Peter Misselbrook's Blog
Sep 26 2020 - Matthew 24:29-51 – The faithful and wise servant

Let me return for a moment to the theme of yesterday’s notes. In this chapter Jesus is answering a double question raised by the disciples, “When will the Temple be destroyed?” and “What will be the signs of Jesus’ return and the end of the age?” In the minds of the disciples these were one question and in Jesus answer it is not easy to separate the two themes.

Nevertheless, Jesus is concerned both to give his followers clear signs of when the former is about to occur so that they might ‘flee to the mountains’ and escape destruction, while warning them against the folly of seeking to predict the latter. The parable of the fig tree may be intended as part of the warning concerning the fall of Jerusalem with its conclusion, “I tell you the truth, this generation will certainly not pass away until all these things have happened” (Matthew 24:34), while the reminder concerning the days of Noah – beginning with the words “No one knows about that day or hour, not even the angels in heaven, nor the Son, but only the Father” (v. 36) – is a warning concerning the return of Christ.

The chapter concludes with a parable Jesus told concerning two servants. Each is put in charge of his master's household while the master is away. The first is a faithful and wise servant who takes good care of the household in his master's absence and is duly rewarded on the master's return. The second is a wicked servant who mistreats his fellow servants and uses his master's food and drink to live it up with his friends. When the master returns unexpectedly, the wickedness of the servant is discovered and he is punished severely. This is one of a series of parables that Jesus tells, all of which teach the necessity of being ready for the coming of the Lord.

There is some discussion about the original context and meaning of these parables. We, quite naturally, read them as exhortations to be ready for the return of Christ; we need to be about the Master's business so that we may not be ashamed when he appears. Some, however, have argued that when Jesus told these parables he was not speaking of his second coming but his first. They are parables concerning Israel's unreadiness for the coming of the Lord – "Suddenly the Lord you are seeking will come to his temple... But who can endure the day of his coming? Who can stand when he appears?" (Malachi 3:1-2).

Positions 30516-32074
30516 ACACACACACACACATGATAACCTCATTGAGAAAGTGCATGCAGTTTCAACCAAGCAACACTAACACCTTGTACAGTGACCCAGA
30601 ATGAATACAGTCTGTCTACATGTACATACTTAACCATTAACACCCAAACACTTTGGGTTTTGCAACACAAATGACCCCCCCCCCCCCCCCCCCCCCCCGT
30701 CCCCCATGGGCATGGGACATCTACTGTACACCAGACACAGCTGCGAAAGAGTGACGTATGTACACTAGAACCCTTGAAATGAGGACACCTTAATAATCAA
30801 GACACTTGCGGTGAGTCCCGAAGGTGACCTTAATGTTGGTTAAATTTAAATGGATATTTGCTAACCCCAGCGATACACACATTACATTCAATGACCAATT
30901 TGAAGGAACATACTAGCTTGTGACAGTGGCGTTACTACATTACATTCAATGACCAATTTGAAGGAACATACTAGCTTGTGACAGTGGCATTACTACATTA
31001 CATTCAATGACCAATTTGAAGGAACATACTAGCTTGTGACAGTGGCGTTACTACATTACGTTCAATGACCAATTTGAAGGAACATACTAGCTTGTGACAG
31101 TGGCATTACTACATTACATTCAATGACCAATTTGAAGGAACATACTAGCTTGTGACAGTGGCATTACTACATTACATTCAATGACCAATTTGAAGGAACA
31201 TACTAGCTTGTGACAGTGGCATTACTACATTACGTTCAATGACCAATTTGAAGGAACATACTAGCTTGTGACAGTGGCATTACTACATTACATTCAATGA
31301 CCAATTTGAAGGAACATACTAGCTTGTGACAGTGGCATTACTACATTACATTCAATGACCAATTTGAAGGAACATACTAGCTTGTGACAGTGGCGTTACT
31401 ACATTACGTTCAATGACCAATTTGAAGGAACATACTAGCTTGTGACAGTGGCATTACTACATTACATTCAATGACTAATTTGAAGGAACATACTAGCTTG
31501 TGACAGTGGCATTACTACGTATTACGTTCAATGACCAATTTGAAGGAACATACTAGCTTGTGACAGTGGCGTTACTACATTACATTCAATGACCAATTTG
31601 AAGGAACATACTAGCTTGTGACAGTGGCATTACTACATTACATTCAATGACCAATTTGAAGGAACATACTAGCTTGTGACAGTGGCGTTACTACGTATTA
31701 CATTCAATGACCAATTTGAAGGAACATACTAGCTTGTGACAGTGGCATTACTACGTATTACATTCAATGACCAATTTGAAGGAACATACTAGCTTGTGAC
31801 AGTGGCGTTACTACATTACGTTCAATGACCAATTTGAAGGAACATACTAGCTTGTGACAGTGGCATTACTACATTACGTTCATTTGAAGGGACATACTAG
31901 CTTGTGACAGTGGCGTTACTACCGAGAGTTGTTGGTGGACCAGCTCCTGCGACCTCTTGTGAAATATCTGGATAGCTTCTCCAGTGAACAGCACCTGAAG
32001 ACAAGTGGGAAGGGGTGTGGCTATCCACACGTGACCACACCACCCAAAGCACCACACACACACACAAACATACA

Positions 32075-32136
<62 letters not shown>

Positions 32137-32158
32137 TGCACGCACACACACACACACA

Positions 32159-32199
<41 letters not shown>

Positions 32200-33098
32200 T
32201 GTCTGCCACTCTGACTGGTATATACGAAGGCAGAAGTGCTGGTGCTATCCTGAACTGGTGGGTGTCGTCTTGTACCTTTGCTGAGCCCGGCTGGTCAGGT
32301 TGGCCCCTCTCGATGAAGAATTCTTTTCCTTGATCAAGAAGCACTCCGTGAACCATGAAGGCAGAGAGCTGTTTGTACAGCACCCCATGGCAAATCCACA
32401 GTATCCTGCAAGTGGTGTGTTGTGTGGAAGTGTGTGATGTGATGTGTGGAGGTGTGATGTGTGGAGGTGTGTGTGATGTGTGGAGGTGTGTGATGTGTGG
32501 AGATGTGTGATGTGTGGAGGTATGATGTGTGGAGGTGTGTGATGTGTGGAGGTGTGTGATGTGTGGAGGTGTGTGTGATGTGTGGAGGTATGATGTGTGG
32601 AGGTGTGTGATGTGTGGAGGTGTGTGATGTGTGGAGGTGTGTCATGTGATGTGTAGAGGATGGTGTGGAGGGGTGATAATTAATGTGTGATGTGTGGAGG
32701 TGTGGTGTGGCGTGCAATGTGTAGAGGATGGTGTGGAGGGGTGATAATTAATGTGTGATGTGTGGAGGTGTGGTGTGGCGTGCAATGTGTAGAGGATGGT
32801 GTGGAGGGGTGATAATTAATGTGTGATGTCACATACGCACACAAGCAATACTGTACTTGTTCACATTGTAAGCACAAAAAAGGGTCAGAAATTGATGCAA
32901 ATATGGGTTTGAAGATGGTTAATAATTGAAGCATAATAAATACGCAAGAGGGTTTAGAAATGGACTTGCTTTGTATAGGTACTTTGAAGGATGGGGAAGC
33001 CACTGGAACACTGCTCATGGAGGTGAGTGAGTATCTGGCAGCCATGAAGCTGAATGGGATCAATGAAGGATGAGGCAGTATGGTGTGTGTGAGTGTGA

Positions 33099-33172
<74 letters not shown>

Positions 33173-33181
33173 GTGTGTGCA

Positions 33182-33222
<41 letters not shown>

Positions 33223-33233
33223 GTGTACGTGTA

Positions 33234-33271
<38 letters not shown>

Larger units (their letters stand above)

Whatever the original context and lesson of these parables, they spoke to Matthew's readers as they speak to us of the need to be ready for the return of our Lord. As we noticed yesterday, Jesus said that the gospel of the kingdom must be preached throughout the whole world (24:12). Matthew ends his gospel with Jesus' commission to his disciples to make disciples of the nations (28:18-20). All authority belongs to him, and with that authority he has entrusted us with his kingdom project. We have work to do and need to be about the Master’s business. The unreadiness of Israel at the coming of the Messiah acts as an additional prompt to us to be faithful and active in the work that the Master has entrusted to us: "You ... must be ready, because the Son of Man will come at an hour when you do not expect him" (24:44).

Lord Jesus, I find it easy to get preoccupied in the busyness of daily life and to lose my zeal for the work of the kingdom. Stir me up by your Spirit to pray for the day of your coming. Keep me from becoming too comfortable with this present age and its passing fashions. Rather, may I continually long for and work towards the day when the earth shall be filled with the knowledge of the glory of God as the waters cover the sea.

Peter Misselbrook